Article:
Or just another attempt by the English to keep their “subjects” in line economically? You judge for yourself but England is now in the “whisky” business with an operating and distributing distillery for the first time in more than 100 years. The only spirit produced by the St. George’s distillery (by the River Thet, nestled among the farms of Norfolk, eastern England) is 3 years old, aged in old Jim Beam bourbon casks no less, and so is now technically “whisky”.

This sort of reminds me of the English’s sudden interest in manufacturing fine linen when they say their Irish “subjects” actually making money off of it in the 18th and 19th centuries. However, from a regional standpoint if you come across a bottle of St. George’s somewhere it may be interesting to sample it to see if it is an extreme lowland, an extreme eastern highland, or maybe something new altogether.

Here’s an excerpt from the article in the event, from an archiving point of view, that the link above goes dead:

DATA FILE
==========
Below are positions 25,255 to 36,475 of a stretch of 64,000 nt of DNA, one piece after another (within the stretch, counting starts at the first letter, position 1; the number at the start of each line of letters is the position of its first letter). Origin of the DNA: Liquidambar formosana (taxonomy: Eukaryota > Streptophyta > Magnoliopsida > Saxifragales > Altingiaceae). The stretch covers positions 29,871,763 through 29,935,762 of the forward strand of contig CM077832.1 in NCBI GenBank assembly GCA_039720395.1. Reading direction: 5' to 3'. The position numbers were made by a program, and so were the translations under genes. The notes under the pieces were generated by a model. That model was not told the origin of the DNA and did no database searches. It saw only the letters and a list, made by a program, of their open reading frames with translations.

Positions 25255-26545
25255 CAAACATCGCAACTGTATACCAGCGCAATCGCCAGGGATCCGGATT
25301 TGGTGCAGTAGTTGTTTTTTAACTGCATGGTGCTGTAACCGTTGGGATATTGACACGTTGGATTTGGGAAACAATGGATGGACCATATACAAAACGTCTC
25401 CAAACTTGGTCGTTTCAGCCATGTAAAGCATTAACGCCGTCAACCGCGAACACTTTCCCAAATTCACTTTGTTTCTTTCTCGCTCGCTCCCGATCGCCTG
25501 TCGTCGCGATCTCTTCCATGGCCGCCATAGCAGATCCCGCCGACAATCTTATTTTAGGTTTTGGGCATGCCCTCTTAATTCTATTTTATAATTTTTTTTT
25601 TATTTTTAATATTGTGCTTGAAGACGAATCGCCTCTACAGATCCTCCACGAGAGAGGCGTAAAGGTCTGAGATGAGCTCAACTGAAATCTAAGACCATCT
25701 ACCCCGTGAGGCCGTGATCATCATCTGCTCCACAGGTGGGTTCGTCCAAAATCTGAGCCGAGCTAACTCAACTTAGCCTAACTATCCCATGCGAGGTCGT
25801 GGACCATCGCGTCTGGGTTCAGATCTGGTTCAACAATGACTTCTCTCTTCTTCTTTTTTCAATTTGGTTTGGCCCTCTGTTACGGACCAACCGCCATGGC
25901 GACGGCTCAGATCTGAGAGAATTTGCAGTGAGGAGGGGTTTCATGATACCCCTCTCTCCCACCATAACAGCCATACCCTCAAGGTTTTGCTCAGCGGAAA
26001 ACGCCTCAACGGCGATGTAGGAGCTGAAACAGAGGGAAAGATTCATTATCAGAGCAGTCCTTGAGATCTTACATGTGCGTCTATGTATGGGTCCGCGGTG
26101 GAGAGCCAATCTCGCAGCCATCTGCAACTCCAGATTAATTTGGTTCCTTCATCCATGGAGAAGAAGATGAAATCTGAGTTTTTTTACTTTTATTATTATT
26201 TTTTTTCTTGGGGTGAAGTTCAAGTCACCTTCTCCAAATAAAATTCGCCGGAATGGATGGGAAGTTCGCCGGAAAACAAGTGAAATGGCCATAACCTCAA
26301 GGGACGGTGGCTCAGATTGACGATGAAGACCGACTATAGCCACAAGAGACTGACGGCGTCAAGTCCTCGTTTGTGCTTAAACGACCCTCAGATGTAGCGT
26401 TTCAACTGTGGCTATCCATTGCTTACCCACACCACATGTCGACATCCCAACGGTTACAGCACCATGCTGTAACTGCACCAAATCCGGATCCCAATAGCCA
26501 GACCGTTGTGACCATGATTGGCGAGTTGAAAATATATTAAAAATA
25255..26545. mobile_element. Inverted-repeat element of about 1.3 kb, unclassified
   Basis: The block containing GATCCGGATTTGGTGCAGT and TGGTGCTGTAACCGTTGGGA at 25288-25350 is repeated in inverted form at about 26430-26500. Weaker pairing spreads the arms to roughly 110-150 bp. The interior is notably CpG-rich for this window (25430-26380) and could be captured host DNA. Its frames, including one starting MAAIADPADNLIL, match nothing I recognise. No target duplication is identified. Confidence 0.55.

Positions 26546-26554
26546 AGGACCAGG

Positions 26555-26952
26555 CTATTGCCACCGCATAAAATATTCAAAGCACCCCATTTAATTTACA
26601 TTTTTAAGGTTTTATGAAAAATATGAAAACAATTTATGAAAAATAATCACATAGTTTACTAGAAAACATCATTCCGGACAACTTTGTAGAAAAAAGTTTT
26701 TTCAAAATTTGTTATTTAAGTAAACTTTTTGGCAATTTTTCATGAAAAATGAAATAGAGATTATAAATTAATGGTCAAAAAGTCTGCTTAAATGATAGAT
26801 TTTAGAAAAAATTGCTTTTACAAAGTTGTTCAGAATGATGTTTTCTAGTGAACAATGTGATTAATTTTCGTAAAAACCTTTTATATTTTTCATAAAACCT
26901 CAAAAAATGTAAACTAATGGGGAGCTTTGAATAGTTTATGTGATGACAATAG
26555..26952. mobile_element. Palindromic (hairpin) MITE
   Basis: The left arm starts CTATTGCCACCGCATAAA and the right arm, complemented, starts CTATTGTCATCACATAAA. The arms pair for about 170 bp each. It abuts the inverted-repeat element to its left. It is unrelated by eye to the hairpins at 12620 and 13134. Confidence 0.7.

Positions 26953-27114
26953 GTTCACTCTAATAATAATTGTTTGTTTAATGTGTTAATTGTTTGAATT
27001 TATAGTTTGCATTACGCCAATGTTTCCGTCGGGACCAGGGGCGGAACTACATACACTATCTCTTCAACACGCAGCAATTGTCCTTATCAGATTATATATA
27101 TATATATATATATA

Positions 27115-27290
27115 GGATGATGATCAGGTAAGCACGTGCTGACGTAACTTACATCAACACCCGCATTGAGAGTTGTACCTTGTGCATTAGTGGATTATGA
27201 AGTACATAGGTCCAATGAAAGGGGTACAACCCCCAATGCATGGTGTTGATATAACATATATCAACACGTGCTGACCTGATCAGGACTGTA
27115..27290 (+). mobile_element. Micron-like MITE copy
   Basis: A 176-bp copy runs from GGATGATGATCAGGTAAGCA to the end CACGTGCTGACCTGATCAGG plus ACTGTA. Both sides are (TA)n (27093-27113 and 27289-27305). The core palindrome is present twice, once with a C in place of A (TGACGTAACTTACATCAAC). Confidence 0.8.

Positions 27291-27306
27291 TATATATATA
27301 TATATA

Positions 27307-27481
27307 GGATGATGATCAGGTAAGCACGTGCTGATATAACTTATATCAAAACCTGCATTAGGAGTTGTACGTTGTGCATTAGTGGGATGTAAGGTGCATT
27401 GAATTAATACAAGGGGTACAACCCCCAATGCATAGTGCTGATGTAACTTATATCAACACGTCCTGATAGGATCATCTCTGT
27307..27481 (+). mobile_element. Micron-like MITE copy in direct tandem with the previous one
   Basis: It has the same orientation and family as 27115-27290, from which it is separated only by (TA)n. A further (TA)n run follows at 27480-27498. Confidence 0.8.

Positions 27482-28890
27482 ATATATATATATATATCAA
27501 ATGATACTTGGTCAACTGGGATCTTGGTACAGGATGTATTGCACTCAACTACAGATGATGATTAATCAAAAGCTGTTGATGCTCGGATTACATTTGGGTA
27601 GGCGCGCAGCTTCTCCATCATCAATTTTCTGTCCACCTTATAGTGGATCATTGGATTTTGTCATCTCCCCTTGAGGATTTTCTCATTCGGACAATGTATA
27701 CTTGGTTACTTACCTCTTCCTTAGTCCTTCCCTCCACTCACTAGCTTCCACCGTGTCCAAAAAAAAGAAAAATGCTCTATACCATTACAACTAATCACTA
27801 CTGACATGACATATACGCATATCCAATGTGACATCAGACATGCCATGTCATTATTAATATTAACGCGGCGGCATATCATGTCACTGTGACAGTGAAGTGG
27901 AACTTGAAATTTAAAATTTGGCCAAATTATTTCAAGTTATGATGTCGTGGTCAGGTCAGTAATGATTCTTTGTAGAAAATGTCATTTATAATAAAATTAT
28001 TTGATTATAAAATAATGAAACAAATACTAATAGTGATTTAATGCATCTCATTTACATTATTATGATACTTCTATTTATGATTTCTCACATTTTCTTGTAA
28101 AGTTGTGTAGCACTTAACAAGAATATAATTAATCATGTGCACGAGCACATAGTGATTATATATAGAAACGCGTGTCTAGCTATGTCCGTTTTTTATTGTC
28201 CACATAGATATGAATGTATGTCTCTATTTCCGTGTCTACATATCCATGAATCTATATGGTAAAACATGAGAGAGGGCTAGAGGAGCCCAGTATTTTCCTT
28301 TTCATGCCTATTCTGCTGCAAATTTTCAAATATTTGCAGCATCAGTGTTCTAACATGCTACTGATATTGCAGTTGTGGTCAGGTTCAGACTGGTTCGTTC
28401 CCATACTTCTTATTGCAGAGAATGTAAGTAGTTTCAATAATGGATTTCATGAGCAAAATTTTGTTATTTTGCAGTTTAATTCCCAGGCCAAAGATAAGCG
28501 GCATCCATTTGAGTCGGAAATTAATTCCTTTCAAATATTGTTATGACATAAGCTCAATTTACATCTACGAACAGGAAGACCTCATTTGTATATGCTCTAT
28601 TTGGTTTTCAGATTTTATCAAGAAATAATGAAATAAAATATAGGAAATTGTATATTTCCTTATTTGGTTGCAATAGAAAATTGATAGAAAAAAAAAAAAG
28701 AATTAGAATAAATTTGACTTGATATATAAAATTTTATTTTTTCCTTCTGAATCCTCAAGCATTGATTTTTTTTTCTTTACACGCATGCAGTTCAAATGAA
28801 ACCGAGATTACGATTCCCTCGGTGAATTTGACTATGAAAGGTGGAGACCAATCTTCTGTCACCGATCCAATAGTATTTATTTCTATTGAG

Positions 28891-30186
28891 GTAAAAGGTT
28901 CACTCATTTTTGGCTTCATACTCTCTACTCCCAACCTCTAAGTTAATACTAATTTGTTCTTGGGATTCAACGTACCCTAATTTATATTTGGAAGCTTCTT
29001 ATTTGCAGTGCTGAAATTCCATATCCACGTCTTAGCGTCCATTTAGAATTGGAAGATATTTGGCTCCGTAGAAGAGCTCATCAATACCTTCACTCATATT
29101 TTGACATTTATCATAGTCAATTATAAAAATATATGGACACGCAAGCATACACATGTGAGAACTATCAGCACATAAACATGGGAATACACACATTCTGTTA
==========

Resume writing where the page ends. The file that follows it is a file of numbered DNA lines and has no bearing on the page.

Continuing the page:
“After three years maturing in charred white oak casks, the first English whiskey in more than a century is finally ready to flow out to excited and curious drinkers around the world. While Scotch is famous across the globe, there has not been a single whiskey distillery south of the border with England in more than 100 years. But at St. George’s Distillery by the River Thet, nestled among the farms of Norfolk, eastern England, the first casks have come of age.

The English Whisky Company’s first run of single malt spirit officially became whiskey on Nov. 27 as it passed the magical three-year mark, and will go on general sale from Dec. 16. Matured in casks used by Jim Beam bourbon whiskey in Kentucky, between 150,000 and 200,000 bottles will be produced per year, while some of the 1,040 barrels produced so far will be stored to mature for up to 20 years. They are currently being bottled by hand, with chairman James Nelstrop stapling the cardboard cases together as black Labrador Bert, the distillery dog, watches on. A bottle of English whiskey retails in Britain for about 35 pounds.”